UCLA awarded me a fellowship to visit the Turner Bequest at the Tate Britain (curated by history’s worst curator, John Ruskin) and the glorious John Murray Archive at the National Library of Scotland. I plan to post more about this luxurious academic adventure – but first to Keats’ house (ok it was closed) and Kenwood House in the Heath.
From a childhood spent reading Victorian novels, I had already concocted some notions about what I believe a “Heath” should look like. I think those notions mainly stem from associations I’ve made with the name “Heathcliff.” In any case, I found myself gamboling around the Hampstead Heath for a few days at the beginning of my trip–and probably to the annoyance of my host, I insisted upon using that phrase to the exclusion of any others that would do the same descriptive job.
I stayed in a flat (Mom, that is what they call apartments there) overlooking the Heath-thankful for the hospitality of a friend from my undergraduate years. She lives across the street from where George Orwell lived and worked for many years and down the road from Keats’ old house. More importantly, she lives around the corner from Benedict Cumberbatch. Unfortunately, despite my repeated truly necessary detours by his street, I failed to spot him.
My friend informed me, to my great delight, that one can simply apply to be the caretaker of these National Trust homes. All you have to do is live upstairs and open the doors a couple times a week for visitors… Can this be true? I could die happy in Keats’ house.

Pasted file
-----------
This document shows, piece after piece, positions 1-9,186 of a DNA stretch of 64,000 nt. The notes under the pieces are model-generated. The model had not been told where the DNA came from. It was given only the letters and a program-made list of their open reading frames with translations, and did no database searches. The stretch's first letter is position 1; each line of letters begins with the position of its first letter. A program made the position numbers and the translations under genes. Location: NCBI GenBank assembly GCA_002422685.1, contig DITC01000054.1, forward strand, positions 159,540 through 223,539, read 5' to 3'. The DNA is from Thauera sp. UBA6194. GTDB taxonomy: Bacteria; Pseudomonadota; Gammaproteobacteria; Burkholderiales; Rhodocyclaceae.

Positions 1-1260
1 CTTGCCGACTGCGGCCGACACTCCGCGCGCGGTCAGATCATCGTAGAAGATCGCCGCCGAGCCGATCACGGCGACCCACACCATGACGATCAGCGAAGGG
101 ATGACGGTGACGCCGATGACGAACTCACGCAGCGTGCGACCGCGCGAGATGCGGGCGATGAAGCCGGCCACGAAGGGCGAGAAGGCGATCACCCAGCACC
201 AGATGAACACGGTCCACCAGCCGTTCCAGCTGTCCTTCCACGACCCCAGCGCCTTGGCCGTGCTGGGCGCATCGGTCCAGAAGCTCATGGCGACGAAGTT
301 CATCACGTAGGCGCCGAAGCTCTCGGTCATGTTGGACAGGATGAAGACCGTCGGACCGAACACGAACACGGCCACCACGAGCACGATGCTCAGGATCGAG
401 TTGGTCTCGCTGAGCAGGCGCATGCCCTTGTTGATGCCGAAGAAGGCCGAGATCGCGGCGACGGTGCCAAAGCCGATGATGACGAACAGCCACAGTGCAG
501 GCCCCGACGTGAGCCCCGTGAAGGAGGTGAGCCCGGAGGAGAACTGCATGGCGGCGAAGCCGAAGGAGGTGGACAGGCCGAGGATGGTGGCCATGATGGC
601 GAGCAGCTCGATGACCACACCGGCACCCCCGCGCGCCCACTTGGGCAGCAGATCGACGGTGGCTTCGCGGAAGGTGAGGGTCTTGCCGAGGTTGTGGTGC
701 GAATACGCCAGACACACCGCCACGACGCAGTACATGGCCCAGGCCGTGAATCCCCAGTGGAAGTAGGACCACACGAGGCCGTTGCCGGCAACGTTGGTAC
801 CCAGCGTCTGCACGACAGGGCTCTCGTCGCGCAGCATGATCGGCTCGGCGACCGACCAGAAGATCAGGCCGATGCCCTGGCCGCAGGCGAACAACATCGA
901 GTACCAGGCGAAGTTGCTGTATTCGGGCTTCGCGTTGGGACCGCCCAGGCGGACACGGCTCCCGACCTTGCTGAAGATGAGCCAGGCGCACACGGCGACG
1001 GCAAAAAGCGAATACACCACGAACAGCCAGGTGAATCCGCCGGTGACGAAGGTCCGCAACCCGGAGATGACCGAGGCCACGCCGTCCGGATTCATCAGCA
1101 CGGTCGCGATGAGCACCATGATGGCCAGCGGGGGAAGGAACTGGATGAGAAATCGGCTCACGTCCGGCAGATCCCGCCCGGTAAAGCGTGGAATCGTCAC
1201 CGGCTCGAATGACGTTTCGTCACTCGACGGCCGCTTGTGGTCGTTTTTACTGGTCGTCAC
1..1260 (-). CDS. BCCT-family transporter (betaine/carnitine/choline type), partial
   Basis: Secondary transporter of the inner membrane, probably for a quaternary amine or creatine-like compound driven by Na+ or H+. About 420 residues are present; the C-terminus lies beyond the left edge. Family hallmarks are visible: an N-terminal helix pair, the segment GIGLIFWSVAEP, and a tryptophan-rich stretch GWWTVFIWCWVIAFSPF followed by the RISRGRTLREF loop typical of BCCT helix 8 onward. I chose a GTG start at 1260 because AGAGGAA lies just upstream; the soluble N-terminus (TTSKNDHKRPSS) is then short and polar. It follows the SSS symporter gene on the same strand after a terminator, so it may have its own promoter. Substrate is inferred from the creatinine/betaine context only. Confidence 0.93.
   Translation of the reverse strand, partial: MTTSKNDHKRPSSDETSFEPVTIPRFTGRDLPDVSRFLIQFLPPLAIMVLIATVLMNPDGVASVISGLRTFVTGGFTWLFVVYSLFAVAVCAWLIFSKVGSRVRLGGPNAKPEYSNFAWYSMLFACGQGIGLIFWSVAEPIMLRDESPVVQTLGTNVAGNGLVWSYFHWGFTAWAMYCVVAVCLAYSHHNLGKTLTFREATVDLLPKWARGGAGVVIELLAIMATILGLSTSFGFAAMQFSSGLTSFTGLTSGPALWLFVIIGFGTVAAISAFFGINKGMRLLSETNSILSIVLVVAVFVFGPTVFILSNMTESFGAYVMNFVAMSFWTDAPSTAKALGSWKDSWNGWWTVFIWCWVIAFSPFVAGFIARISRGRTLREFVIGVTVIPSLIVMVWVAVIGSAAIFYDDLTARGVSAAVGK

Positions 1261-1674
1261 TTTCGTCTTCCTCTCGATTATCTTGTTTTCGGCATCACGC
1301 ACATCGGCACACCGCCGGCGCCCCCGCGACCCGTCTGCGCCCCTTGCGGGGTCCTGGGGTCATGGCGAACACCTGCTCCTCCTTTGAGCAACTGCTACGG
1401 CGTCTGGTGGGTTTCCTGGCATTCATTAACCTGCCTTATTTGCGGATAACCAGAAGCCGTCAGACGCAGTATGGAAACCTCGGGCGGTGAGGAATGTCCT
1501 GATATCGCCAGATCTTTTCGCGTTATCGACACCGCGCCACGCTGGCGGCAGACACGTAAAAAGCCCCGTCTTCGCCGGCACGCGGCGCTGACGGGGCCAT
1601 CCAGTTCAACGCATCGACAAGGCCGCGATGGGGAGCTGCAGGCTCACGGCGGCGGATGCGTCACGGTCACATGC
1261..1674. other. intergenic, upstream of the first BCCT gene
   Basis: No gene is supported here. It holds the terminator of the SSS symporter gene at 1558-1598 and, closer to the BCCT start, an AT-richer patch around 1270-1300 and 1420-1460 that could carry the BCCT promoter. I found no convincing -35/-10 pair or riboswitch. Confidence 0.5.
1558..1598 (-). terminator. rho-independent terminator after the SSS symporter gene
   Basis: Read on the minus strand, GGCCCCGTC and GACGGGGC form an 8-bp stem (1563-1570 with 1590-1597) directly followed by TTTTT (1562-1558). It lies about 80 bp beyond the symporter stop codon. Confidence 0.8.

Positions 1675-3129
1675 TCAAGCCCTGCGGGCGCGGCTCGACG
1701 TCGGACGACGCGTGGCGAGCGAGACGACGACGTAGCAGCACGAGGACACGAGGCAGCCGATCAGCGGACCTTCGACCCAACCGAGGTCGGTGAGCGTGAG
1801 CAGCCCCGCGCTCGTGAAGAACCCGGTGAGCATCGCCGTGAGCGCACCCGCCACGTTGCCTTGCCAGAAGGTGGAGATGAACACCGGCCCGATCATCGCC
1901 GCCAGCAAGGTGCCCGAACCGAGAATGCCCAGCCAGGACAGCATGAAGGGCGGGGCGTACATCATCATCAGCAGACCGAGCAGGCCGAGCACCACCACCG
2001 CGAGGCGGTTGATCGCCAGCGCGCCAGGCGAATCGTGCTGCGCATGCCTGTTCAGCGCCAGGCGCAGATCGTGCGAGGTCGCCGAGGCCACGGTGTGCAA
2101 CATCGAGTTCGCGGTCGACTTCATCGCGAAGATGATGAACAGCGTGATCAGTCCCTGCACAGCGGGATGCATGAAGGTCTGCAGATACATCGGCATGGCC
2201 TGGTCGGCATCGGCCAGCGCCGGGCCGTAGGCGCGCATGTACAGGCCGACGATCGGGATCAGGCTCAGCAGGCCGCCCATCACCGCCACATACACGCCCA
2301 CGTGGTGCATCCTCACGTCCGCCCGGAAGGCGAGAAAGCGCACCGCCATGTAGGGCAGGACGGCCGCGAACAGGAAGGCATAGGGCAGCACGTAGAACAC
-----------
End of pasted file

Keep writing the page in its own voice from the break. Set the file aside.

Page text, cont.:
We also paid a visit to Lord Mansfield’s manor right in the Heath: Kenwood House. I kept breathing that air, that air too pure for the lungs of slaves. The house had a few choice Rembrandts and the library was fully furnished with fake books. Just as one can go on Ebay now and buy “old books” to decorate your shelves (see pics), the lower shelves of Mansfield’s library were lined with boxes that had book bindings on the side that faced outwards. I discovered this when I went to touch one of them and the alarm went off. “The alarm goes off when you touch the books,” the guard on duty then informed me. …